The Mexico-U.S. Border in the American Imagination 1

By Massey, Douglas S. | Proceedings of the American Philosophical Society, June 2016 | Go to article overview

The Mexico-U.S. Border in the American Imagination 1


Massey, Douglas S., Proceedings of the American Philosophical Society


The border between Mexico and the United States is not just a line on a map. Nor is it merely a neutral demarcation of territory between two friendly neighboring states. Rather, in the American imagination, it has become a symbolic boundary between the United States and a threatening world. It is not just a border but the border, and its enforcement has become a central means by which politicians signal their concern for citizens' safety and security in a hostile world. It has become routine for politicians and pundits to call federal authorities to task for failing to "hold the line" against a variety of alien invaders-communists, criminals, narcotics traffickers, rapists, terrorists, even microbes.

Although the Mexico-U.S. border has long been deployed as a symbolic line of defense against foreign threats, its prominence in the American imagination has ebbed and flowed over time. Over the past several decades, however, the political and emotional importance of the border as a symbolic battle line has risen. Indeed, the border has become a central trope in current political discussions about the nation's security, a process that scholars refer to as the "securitization of migration."2 Calling for more border enforcement has become the all-purpose response to whatever threat happens to appear in the public consciousness. As a result, the symbolic framing of the border as a line of defense has become increasingly real. Walls have been built, forces mobilized, and resources deployed in its defense, with profound consequences for American society.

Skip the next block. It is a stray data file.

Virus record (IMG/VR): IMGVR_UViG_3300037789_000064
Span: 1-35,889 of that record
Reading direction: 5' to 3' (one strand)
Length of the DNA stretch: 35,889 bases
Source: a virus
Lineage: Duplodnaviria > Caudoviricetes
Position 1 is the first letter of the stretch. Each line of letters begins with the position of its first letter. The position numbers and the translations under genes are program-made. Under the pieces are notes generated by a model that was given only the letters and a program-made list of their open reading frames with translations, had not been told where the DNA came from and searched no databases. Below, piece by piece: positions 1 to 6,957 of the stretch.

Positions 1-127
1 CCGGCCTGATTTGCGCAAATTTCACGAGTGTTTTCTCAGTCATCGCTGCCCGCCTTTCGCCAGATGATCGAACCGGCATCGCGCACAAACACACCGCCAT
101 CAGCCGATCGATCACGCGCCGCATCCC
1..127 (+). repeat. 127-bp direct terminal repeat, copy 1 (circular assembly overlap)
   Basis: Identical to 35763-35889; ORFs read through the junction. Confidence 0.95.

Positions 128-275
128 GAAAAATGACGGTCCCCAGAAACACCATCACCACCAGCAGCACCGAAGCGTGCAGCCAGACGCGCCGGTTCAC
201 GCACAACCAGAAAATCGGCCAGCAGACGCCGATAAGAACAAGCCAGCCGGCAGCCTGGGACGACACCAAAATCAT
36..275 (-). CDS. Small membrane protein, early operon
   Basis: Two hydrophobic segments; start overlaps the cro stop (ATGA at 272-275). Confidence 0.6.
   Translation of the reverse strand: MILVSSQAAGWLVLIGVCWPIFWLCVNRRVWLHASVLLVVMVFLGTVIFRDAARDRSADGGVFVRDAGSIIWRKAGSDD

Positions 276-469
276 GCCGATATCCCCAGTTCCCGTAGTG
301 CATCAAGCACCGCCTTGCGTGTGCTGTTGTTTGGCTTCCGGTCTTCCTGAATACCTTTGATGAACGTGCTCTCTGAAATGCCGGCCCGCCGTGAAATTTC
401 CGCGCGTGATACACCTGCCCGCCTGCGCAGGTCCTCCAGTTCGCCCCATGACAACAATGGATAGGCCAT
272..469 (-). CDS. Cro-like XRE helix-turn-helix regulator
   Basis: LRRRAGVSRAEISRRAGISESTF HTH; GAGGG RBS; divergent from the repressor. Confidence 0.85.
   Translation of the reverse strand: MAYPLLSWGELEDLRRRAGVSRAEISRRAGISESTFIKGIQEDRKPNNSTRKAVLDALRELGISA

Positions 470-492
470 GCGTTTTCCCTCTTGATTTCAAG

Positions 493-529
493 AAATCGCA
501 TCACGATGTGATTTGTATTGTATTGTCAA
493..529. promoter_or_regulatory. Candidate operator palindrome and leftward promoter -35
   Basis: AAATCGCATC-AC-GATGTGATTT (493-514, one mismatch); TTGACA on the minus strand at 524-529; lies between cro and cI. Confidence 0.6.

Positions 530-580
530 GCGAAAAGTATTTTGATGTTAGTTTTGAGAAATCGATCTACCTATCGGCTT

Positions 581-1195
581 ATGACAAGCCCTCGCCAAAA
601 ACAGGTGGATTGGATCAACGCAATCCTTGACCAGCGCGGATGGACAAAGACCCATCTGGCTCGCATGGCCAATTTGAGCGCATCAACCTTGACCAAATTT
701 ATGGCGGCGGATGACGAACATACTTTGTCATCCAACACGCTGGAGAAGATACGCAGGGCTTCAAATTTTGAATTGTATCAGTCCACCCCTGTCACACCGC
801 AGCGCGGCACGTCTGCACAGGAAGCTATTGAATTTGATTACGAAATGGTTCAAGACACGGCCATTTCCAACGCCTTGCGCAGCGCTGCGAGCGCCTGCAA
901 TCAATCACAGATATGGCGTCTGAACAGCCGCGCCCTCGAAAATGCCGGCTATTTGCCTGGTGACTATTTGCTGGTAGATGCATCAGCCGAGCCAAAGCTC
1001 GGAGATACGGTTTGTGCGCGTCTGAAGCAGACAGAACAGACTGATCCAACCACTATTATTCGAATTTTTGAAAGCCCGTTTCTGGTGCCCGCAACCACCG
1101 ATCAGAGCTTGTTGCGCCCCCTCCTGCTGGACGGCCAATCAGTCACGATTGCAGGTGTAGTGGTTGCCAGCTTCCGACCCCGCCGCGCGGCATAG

Here I offer a brief history of the Mexico-U.S. border as a symbolic demarcation in the American mind before discussing its rise to prominence in recent years. After documenting the concrete expression of the border's rising prominence in terms of the U.S. enforcement effort, I review the dysfunctional consequences of border enforcement as a public policy and conclude by considering why, after decades of obviously counterproductive results, defending the border continues to be such a potent political metaphor in American political discourse.

Historical Construction of the Border

The Mexico-U.S. border is a relatively new construct, both in reality and in the American imagination. At the nation's inception, it did not exist-not in 1776 at the Declaration of Independence, not in 1783 when the Treaty of Paris ended the Revolutionary War, and not in 1789 when the Constitution was adopted. In the early years of the republic, there was only an amorphous western "frontier" subject to conflicting claims by European powers with hazy boundaries between their spheres of influence. At that time, the principal threat on the frontier was Native Americans, not Latin Americans, and one of the complaints lodged against King George III in the Declaration of Independence was that "he has endeavored to bring on the inhabitants of our frontiers, the merciless Indian Savages, whose known rule of warfare, is an undistinguished destruction of all ages, sexes and conditions." From our earliest days as a nation, therefore, our frontiers were a line dividing us from threatening others.

In theory, the Mexico-U.S. border first came into existence with Mexico's achievement of independence from Spain in 1821, although very quickly the border was blurred by the entry of U.S. settlers into northern Mexico from southern and border states in the United States. To fill its own northern provinces with people of European origin who might provide a counterweight to people it also perceived as Indian "savages," the Mexican government in 1824 enacted a National Colonization Law whose purpose was to entice Anglo-American settlers into the Province of Texas with the promise of generous land grants. Although the settlers expressed considerable discomfort with Mexican Catholicism and its centralized governance, the Texans' most serious grievance centered on the Mexican constitution's abolition of slavery and the attempt to enforce it in Texas after 1830. …

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